I frequently remember, with more than justified nostalgia, those nights in the late 1970s and 1980s in which twice or three times a week Lucía and I used to go to the cinema. Due to a question of geographical location in Havana, but also because of a preference that increased with the years, the theatres located around La Víbora and Santo Suárez were our favourites: the Alameda, Los Angeles, but especially the Mónaco, which for us had a special charm and is still today one of the indelible sites of our most affective memory.
Undoubtedly one of the elements that solidified our relationship was the love of cinema we shared. Seeing films and then, during long walks through the streets of those dear barrios, talking about them, was an act of love and of knowledge: between Lucía and me, as persons, and with cinema, as art. Those were the times in which, moreover, in the first days of December we participated in the competitive fever taking place (and still taking place) among Cuban cinema buffs to see the largest amount possible of films during the days of the Havana New Latin American Film Festivals.
The 1990s, with its crises and transformations, changed that habit we enjoyed so much as a cultural and social act, but not our love of cinema as art. We needed so much to consume audiovisual products that we even sat down to watch some Brazilian soap operas (fortunately it was the time in which titles like Roque Santeiro and Vale todo, classics of the genre, were being produced) and, with many of our savings we were able to at last buy our first VCR, of that today forgotten Beta format, to use it to see the works we could choose in the underground video banks. And cinema continued accompanying us, even forming part of our lives, since Lucía worked for several years as a direction assistant and filmmaker, and I attempted to write my first scripts, to a great extent driven by the workshops organised about that technique in the late 1980s by the enthusiastic and indispensable Ambrosio Fornet.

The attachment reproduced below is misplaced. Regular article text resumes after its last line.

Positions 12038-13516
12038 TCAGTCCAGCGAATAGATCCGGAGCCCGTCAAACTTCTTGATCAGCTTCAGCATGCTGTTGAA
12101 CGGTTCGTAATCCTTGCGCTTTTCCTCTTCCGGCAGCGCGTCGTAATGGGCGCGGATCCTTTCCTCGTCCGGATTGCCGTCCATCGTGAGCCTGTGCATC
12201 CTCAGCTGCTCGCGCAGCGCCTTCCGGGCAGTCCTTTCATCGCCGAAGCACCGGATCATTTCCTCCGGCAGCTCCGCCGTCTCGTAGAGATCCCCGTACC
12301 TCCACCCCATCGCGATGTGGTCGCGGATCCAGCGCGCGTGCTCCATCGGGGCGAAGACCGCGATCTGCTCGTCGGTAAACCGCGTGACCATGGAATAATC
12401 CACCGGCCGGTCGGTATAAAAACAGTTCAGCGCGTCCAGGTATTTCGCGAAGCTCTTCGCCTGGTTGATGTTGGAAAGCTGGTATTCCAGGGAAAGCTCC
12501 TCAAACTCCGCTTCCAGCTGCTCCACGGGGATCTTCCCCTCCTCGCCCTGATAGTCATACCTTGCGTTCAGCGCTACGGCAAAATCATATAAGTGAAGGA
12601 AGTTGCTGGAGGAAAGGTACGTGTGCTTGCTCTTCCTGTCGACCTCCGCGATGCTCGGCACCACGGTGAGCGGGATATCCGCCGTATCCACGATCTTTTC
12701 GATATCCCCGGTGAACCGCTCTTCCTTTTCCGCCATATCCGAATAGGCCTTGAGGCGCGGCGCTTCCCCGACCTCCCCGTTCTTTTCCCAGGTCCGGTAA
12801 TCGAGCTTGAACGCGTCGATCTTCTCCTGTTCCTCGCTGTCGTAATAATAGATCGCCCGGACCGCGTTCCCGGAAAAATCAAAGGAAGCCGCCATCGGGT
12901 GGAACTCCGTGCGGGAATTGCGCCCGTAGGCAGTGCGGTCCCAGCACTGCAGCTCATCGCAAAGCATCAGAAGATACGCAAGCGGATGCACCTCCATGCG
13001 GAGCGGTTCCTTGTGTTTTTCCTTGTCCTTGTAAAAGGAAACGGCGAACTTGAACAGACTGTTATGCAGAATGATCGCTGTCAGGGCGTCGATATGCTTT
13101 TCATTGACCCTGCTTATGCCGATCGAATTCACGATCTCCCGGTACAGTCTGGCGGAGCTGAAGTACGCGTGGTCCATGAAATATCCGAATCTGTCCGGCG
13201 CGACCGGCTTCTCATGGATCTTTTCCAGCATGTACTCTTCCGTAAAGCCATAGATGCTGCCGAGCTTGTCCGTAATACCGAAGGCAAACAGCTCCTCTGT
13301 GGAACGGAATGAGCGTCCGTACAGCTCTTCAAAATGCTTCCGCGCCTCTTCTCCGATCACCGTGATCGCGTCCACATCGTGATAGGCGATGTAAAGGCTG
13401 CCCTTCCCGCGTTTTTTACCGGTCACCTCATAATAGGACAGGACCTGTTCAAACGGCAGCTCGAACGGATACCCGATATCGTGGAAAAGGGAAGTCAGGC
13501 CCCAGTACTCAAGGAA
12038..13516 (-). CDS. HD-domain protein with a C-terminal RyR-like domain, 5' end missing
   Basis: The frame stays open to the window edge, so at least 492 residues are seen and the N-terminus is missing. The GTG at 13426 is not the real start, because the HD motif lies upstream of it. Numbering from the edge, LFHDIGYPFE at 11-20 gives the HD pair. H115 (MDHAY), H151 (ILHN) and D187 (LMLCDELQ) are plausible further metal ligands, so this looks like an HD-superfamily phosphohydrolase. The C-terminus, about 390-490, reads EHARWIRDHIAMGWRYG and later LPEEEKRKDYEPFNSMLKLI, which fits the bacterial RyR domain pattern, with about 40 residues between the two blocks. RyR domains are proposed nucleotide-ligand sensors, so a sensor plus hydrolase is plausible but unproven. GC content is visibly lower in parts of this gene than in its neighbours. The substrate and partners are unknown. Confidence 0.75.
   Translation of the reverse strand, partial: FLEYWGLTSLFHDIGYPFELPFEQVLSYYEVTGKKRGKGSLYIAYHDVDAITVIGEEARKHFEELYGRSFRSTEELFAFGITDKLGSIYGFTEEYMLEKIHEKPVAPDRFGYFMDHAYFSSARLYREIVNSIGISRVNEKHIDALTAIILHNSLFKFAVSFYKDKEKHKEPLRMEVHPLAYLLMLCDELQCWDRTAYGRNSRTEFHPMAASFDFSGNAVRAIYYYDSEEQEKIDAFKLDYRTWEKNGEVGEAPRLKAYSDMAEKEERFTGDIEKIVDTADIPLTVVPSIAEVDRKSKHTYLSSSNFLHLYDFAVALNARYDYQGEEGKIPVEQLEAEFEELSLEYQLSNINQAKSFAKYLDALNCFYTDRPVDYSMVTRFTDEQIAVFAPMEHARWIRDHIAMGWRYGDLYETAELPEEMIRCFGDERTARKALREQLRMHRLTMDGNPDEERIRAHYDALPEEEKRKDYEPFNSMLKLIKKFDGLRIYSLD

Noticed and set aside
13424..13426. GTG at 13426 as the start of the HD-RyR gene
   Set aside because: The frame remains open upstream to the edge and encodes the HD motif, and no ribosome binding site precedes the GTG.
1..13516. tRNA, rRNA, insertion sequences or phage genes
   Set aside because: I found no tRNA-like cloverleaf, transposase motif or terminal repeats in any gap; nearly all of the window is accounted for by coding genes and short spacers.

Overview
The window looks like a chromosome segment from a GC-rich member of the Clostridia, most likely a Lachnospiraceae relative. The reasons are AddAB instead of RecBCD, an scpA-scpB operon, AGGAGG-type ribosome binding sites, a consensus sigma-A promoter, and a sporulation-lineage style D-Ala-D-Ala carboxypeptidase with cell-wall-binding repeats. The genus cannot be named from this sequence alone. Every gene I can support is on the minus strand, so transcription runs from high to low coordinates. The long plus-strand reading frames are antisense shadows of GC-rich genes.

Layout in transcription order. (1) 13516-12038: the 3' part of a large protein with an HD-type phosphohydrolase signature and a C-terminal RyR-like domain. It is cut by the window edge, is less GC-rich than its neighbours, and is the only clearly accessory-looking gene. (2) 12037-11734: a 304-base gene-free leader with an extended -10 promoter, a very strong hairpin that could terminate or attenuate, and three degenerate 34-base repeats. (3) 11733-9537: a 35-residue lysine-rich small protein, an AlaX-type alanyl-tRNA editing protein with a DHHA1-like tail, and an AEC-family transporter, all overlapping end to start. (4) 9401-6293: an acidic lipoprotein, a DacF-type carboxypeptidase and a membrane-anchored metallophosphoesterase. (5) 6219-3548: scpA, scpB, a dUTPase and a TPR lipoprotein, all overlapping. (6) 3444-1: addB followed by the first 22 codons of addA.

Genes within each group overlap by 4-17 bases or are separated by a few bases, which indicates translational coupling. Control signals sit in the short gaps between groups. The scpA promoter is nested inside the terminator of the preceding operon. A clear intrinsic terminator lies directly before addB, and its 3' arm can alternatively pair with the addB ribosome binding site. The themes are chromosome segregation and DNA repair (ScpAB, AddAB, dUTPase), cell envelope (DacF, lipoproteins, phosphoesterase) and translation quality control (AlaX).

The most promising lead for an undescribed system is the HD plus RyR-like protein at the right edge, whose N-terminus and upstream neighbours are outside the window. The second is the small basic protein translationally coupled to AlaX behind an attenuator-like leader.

But in recent years, as has happened to other cinema consumers, our love of cinema suffered a powerful shock when we started seeing and enjoying a TV series in which we immediately felt something new was in the making. If memory does not fail me, the first one to introduce us to what today can be described as “series addiction” was the long serial The Sopranos.
Our prejudice against television and our defence of cinema as a great art then started being undermined by a type of audiovisual product that addicted the spectators, but with more elaborate artistic resources than those usually used by teleplays, such as a new language and with a production outlook very close to that of cinema.
The definite fall of our defences against TV series materialised with our contact with the first season of The Wire, broadcast, by the way, by a Cuban TV channel. In that detective series produced by the HBO chain what was most important was not the crime plot but rather the police officers, the criminals and their lives, while the TV tempos were formally altered while a an in-depth reading of the society in which the plot took place was delivered. With those ingredients the series enveloped us like no product made for a “minor” means had ever done. Afterwards we have been able to confirm that our experience was not a particular case: for years The Wire has been a cult product and considered a classic of the genre.